Trade critics point out that the U.S. trade deficit with South Korea is widening in the wake of a free-trade pact launched in 2012, but increased investment from the country may take some of the sting out of an argument that the deal’s benefits flow in one direction.
U.S. imports from Korea have indeed soared 24 percent from $67 billion in 2011, the year before the deal was enacted, to $83 billion in 2015, a nearly 25 percent jump. Meanwhile, exports to the country grew just 5 percent. The U.S. trade deficit more than tripled to $18.6 billion during that period.
After the Republican convention in July, Korea made a rare cameo in presidential politics when Republican Donald Trump singled out the deal as an example of how U.S. trade policy — specifically free trade deals — was shoring up foreign competitors at American workers’ expense. Many have complained that Korea didn’t do enough to open crucial sectors of its economy. Taxes on American cars in the historically closed market weren’t phased out until the beginning of this year (as were 2.5 percent American tariffs on Korean autos).
A strong U.S. ally, Korea is usually immune to “trade-bashing” attacks normally pointed at China, a perennial political punching bag.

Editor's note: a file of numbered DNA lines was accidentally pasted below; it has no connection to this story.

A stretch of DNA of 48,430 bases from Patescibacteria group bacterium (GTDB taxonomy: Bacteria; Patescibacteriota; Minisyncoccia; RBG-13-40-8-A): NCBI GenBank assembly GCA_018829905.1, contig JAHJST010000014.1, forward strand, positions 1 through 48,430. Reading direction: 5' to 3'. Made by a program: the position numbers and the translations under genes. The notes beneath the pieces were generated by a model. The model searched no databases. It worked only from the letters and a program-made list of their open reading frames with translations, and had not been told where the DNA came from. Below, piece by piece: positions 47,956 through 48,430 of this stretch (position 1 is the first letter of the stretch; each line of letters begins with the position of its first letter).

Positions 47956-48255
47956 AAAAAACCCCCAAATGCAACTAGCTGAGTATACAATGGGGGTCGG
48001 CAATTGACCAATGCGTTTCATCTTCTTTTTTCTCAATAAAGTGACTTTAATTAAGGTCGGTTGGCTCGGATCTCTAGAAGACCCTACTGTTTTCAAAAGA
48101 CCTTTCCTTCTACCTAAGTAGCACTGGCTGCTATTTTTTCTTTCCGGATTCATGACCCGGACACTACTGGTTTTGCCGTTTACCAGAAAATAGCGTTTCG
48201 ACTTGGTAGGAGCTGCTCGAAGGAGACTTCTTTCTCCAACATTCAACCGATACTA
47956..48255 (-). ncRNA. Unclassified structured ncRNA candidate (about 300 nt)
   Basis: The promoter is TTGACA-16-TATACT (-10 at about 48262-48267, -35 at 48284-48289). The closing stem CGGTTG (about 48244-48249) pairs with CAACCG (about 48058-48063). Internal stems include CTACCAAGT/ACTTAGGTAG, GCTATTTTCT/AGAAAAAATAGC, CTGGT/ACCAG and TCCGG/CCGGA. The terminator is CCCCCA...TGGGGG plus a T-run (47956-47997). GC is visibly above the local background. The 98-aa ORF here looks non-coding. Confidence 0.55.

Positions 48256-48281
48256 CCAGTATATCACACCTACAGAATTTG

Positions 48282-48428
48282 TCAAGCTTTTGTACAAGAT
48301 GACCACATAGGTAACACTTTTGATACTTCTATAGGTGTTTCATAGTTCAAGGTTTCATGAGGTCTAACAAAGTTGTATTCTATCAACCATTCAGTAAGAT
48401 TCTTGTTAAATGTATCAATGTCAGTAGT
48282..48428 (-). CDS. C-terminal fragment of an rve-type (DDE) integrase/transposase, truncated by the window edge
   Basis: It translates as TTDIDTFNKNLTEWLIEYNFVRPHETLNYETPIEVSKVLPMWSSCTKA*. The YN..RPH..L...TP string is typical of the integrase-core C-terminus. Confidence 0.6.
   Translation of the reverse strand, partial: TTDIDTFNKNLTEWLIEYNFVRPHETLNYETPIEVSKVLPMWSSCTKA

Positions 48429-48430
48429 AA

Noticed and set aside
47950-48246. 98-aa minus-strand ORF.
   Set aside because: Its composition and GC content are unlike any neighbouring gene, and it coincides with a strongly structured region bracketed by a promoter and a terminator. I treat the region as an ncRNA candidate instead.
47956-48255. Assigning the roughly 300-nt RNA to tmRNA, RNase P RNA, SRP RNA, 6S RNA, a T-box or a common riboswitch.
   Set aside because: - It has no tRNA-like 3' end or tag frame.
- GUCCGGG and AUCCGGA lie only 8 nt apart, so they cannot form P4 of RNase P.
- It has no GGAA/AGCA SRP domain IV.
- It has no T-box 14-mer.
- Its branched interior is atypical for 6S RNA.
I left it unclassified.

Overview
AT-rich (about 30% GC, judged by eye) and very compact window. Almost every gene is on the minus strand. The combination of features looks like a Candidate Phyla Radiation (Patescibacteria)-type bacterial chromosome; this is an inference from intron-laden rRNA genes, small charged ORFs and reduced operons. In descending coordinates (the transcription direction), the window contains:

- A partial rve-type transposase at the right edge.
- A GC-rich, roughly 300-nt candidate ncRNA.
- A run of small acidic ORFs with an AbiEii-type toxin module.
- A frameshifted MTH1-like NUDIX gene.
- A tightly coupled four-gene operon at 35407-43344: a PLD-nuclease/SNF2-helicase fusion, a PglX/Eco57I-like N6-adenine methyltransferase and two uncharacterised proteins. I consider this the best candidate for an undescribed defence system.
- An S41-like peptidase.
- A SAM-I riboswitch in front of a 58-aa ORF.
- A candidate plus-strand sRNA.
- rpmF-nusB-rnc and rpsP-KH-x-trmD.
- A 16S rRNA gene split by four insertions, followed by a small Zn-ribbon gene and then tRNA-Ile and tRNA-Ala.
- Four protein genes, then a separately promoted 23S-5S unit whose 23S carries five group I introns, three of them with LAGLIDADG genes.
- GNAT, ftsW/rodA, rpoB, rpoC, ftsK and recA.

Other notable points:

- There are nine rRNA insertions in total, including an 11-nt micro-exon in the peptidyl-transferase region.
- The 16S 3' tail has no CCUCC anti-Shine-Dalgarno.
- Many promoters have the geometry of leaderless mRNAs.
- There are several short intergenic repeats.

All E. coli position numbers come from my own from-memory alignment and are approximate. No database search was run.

But after Trump’s assault, supporters of Korea-U.S. ties shifted into high gear, pointing out that trade is a two-way street and that while 5 percent growth in goods sales is nothing to sneeze at, the sales of U.S. services have soared as the deal has opened new areas like legal and financial services and removed other barriers to the flow of commerce.
U.S. Korea Connect, a publication of the Korean Embassy in the U.S., says Korea has been returning the favor by investing heavily in the U.S. market, more than making up for being slower to purchase more U.S. goods:
In our increasingly globalized marketplace, international trade plays a central role for a country. Free trade agreements like the Korea-U.S. Free Trade Agreement help foster trade, but true success comes when foreign businesses decide to invest in a trading partner.
Indeed, the stock of Korean investment in the U.S. since the FTA was launched more than doubled to $40.1 billion in 2015, according to figures released by the Bureau of Economic Analysis in July. Korean-owned firms in the U.S. employ 45,000 people, paying more than $4.1 billion in wages. (So far, Korea outshines China in both dollars invested and workers employed.)
The Southeast U.S. has been among the primary beneficiaries of this largesse. Georgia is home to a Korean automaker, Kia Motors’ factory employing 3,000-plus in West Point, plus suppliers. It also welcomed Kumho Tire to Macon. Wells Lighting, a smaller company, chose Augusta last year for a factory. Hyundai is next door in Alabama. One of the largest Korean investments announced to date is also in the Southeast U.S. — the $3 billion Lotte Chemicals plant in Louisiana, which broke ground in June.
Still, there is evidence that the wave of investment may be subsiding. In 2015, according to the BEA figures, expenditures by Korean companies in their first year of U.S. operations stood at $481 million, down from $2.3 billion the year before.